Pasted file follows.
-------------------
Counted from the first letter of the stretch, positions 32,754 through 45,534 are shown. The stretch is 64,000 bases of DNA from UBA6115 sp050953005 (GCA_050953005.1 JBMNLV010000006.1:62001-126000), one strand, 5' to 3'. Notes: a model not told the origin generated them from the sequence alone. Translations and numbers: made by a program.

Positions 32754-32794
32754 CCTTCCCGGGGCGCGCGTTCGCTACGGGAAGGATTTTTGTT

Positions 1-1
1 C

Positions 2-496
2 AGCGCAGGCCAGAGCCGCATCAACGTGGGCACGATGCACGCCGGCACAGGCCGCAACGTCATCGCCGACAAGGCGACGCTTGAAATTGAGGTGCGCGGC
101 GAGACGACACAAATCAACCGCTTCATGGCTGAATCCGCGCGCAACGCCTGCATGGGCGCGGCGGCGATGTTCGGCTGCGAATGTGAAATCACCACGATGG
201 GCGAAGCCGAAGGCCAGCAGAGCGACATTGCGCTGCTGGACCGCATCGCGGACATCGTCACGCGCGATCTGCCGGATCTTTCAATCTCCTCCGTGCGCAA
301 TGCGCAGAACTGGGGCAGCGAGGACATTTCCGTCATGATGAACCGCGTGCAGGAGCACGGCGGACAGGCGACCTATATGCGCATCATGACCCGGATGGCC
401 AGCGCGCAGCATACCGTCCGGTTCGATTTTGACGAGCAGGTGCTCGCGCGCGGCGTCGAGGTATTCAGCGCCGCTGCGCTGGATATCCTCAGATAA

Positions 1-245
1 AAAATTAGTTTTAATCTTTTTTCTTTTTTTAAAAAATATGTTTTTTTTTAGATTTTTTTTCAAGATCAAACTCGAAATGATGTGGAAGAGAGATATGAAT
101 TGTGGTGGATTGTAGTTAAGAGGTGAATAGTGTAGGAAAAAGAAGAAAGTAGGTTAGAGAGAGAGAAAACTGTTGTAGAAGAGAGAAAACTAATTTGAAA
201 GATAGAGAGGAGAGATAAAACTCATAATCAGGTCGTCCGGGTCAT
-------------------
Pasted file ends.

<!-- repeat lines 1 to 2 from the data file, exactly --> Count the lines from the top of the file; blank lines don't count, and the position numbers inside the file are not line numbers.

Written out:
Counted from the first letter of the stretch, positions 32,754 through 45,534 are shown. The stretch is 64,000 bases of DNA from UBA6115 sp050953005 (GCA_050953005.1 JBMNLV010000006.1:62001-126000), one strand, 5' to 3'. Notes: a model not told the origin generated them from the sequence alone. Translations and numbers: made by a program.

Positions 32754-32794